Day 4: Thattekad to Munnar
After some final early morning birding around Thattekad, we will drive up into the mountainous Munnar region of Kerala, where rolling hills are dotted with tea plantations on the edge of Eravikulam National Park, which is home to Anaimudi, the highest peak in Southern India (8790ft/2680m). We will be staying for two nights at a wonderful boutique hotel on an active coffee and cardamom plantation that is complimented with some of the most spectacular vistas in the region. The estate is located at a lofty 6560ft (2000m), and we will welcome the cooler climate after the recent heat and humidity of the lowlands. An afternoon walk on the estate will be undertaken to look for specialties like Nilgiri Thrush, Nilgiri Wood-Pigeon, and the handsome Black-and-orange Flycatcher. A nigh time spell of spotlighting might also produce some mammals, such as Malabar Giant Flying Squirrel, Indian porcupine, or perhaps even a Leopard Cat if fortune shines upon us.
Day 5: Eravikulam National Park. On this day we will ascend higher still, entering Eravikulam National Park, and taking special park vehicles to a trail that leads through native grasslands and sholas (montane forests). This area in rich in endemic species, some of which are confined to these upper elevations, like Palani Laughingthrush, Nilgiri Sholakili, Nilgiri Flycatcher, Painted Bush-Quail and Nilgiri Pipit. We will return to the estate for lunch, before heading out to a local shola in the afternoon in search of whatever endemics we may have not yet seen. We may also encounter one of the regular herds of Asian Elephants, which frequent the tea plantations and meadows in the area.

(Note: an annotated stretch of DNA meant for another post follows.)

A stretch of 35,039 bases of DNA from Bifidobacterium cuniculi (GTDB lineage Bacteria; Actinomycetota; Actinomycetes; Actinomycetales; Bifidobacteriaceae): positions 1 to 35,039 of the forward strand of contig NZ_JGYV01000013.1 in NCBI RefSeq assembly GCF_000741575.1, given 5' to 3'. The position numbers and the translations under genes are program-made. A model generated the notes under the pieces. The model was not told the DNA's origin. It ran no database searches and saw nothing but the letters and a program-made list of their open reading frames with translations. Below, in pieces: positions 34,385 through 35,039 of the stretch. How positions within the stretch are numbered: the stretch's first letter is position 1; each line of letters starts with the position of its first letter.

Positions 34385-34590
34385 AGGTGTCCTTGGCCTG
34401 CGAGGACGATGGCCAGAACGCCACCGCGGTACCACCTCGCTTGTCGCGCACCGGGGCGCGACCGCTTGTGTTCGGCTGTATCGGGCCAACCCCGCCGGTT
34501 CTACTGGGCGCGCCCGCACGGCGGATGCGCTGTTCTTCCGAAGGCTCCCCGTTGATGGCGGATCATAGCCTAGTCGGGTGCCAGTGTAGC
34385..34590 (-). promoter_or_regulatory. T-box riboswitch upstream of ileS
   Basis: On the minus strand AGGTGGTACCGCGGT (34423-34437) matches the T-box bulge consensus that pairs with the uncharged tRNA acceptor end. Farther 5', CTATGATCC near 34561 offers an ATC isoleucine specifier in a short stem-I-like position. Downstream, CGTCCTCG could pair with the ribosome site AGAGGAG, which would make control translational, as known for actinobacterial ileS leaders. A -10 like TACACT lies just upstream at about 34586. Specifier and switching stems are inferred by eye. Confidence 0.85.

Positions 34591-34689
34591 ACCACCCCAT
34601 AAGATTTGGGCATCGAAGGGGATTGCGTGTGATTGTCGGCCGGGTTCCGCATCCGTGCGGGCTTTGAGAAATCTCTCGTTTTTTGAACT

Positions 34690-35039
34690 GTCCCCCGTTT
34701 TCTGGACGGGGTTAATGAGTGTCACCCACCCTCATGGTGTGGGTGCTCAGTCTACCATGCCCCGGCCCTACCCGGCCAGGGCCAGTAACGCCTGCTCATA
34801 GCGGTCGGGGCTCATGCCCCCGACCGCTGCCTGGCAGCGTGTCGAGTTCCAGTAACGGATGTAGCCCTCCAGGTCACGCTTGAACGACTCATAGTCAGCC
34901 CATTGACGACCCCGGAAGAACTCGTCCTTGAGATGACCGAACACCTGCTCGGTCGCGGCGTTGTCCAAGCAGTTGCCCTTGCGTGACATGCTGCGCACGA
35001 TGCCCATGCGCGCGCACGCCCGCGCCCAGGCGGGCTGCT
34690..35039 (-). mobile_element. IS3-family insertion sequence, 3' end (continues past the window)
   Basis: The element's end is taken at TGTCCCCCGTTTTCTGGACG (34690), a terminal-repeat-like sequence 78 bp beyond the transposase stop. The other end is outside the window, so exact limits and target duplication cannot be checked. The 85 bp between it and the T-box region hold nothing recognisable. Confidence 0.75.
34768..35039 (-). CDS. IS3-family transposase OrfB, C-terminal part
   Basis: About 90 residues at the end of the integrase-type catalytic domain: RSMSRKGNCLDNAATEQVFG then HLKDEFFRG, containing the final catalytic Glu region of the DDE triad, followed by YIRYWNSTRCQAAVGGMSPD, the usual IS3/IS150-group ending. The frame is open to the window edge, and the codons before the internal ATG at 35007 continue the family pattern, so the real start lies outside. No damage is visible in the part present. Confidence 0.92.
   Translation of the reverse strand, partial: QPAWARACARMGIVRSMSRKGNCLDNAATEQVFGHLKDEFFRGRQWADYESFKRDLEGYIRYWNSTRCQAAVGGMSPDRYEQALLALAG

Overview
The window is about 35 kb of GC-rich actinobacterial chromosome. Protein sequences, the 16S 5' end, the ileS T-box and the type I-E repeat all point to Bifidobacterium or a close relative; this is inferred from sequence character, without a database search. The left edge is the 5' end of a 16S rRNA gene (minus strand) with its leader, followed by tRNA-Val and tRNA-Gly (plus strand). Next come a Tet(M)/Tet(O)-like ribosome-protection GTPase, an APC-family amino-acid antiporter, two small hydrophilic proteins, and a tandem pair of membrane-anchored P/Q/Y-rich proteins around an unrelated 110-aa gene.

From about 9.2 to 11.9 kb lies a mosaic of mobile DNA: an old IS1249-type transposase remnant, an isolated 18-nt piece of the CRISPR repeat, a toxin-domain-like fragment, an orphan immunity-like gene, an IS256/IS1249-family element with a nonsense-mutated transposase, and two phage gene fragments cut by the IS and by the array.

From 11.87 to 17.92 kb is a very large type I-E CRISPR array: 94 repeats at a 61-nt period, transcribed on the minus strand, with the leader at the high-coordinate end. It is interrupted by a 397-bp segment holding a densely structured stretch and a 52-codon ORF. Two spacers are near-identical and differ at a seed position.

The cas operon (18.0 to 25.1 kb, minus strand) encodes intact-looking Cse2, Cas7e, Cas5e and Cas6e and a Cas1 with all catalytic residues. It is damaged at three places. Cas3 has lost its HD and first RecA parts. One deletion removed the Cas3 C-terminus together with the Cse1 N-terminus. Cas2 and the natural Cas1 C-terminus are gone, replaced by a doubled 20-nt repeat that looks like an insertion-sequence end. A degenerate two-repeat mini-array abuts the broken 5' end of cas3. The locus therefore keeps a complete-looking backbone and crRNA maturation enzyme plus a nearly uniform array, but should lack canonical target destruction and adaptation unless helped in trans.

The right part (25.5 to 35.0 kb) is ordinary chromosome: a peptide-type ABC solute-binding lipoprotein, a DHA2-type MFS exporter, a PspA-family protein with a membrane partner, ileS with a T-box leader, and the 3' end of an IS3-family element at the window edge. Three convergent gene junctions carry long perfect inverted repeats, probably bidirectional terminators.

Day 6: Munnar to Pollachi via Chinnar Widlife Sanctuary
Today we will head south into the southern state of Tamil Nadu. We will descend down the drier eastern slope of the Western Ghats, where deciduous Sandalwood forests give way to thornscrub and thorn forests on its lower slopes. We will make a special stop within these habitats at Chinnar Wildlife Sanctuary to look for the local Yellow-throated Bulbul, where we may also encounter the Grizzled Giant Squirrel in the same area. We will continue our descent from Chinnar into the lowland plains of Tamil Nadu, around the town of Pollachi, an area peppered with coconut groves and tracts of forests in the neighbouring foothills. We will venture out in the afternoon in search of Blue-eared Kingfisher, Blue-bearded Bee-eater and Blue-faced Malkoha. Two nights will be spent at a boutique nature resort within a coconut plantation, in the foothills of Sethumadai.